Managing Complex Regional Pain Syndrome

Tip, tools and information to help you co-manage Complex Regional Pain Syndrome.

painHEALTH - Managing Complex Regional Pain Syndrome

Pain is usually the main symptom in people with Complex Regional Pain Syndrome (CRPS). You can be protective of the sore area, or you may avoid using the limb. While this approach can be helpful in the first few days after the injury, it quickly becomes unhelpful as the days and weeks go by. Your limb may get stiffer and more painful and you may become less able to move this affected body part – you may even feel like it does not belong to you.

The necessary and normal information that the brain receives when the body moves, is reduced when you stop moving your painful limb. Over time it becomes harder for your brain to recognise your body part, what it is doing and where it is in space. Moving that limb or body part may not feel normal, or is not so easy. It may even feel like it belongs to someone else.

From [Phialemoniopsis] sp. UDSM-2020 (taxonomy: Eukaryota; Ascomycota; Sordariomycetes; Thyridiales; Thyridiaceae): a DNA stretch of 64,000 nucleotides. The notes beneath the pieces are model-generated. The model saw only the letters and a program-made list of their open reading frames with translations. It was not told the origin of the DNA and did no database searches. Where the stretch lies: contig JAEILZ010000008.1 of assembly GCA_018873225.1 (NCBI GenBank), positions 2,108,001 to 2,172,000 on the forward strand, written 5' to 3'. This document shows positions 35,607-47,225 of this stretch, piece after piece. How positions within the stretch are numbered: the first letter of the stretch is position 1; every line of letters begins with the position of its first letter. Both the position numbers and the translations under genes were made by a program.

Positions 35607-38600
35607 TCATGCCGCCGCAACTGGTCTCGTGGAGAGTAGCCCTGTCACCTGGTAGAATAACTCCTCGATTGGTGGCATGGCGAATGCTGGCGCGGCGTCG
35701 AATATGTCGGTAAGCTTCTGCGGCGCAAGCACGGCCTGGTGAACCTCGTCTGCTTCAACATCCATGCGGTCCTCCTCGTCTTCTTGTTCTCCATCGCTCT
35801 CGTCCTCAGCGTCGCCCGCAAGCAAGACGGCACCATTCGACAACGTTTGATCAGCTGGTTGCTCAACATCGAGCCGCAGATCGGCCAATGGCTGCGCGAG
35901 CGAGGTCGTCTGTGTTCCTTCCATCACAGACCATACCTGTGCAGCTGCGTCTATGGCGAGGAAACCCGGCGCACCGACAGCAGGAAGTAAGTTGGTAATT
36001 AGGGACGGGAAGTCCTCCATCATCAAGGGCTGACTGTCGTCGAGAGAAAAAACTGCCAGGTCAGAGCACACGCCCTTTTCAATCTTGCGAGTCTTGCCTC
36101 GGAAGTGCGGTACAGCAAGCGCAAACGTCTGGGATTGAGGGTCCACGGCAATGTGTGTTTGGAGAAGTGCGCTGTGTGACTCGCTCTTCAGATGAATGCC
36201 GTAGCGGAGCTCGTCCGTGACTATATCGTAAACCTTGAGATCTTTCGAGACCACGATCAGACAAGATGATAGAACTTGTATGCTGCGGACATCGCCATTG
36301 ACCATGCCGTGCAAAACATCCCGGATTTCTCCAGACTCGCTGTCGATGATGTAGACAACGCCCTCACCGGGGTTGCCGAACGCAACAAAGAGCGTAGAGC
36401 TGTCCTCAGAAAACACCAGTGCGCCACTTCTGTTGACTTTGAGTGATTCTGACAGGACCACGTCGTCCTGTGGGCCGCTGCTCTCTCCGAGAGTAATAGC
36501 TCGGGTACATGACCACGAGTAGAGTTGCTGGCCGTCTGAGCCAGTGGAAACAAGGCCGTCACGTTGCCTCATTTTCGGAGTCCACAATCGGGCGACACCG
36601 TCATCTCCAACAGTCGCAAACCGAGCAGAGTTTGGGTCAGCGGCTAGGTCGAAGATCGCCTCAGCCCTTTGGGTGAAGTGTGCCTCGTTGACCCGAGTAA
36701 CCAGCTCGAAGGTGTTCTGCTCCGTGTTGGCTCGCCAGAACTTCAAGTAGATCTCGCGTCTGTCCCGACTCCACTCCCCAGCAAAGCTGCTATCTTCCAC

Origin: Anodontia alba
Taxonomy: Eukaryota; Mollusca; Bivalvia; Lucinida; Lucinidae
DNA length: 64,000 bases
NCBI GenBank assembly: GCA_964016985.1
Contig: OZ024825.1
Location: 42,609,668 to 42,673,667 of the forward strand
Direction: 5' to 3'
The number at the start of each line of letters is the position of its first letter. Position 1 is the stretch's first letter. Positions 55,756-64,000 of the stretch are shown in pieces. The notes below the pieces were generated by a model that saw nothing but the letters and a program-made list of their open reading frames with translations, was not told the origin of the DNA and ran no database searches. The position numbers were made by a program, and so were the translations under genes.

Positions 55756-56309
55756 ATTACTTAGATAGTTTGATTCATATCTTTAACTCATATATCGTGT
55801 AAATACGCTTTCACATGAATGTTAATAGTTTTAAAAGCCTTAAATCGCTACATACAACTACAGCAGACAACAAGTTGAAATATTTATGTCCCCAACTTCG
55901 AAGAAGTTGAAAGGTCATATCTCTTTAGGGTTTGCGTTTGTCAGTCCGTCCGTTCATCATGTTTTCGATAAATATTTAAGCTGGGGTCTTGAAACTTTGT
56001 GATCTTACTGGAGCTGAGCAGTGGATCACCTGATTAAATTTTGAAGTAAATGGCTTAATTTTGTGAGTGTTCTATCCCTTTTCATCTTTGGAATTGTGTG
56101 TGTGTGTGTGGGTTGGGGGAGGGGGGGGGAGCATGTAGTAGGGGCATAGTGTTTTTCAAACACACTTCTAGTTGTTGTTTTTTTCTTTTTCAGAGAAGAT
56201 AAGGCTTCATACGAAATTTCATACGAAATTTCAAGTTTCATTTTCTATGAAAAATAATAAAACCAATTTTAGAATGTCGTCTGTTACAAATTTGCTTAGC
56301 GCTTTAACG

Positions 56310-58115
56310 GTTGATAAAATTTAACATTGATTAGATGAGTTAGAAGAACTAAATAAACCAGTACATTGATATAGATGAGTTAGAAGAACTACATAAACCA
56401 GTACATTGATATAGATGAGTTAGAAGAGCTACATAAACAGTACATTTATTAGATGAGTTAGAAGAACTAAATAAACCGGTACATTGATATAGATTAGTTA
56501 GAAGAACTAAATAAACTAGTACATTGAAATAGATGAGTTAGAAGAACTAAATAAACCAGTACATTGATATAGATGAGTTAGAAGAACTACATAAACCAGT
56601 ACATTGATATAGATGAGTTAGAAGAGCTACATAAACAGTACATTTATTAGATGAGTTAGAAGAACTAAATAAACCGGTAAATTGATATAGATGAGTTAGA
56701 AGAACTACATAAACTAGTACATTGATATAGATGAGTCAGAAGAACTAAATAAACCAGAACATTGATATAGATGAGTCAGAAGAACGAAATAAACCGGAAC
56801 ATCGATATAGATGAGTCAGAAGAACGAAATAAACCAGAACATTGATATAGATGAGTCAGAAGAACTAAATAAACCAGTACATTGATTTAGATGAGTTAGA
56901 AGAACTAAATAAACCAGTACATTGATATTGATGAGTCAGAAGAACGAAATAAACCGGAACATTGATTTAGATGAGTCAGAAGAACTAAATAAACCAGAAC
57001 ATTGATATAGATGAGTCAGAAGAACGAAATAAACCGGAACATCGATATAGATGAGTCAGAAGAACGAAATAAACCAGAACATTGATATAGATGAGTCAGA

Living with Complex Regional Pain Syndrome

When you have CRPS, the pain and other features are a lot more than might be expected for the original injury. Unfortunately, you might even be told “it’s all in your head”, but that’s not accurate or helpful.

We don’t yet fully understand the reasons why CRPS happens. Your pain and other features of CRPS can get worse if you are:

  • under emotional stress
  • if the temperature is cold
  • you are in an unfamiliar environment.

Light touch, feel, and movements can be very painful and this can be distressing. Other body parts become more sensitive too (meaning that the pain can spread). Moving the body can become more difficult (not just the sore part but other parts too or maybe half your body or one whole limb).

The good news is that in many cases these symptoms can improve and rehabilitation may be able to help with that process.

How do you treat and manage CRPS?

Because we don’t have a lot of evidence to go on, we don’t yet know the “perfect” way to treat CRPS.

Clinical guidelines, which represent the available evidence and the views of clinical experts in CRPS (for example1) suggest a number of treatments that may be helpful and there are things that you can try that may also help.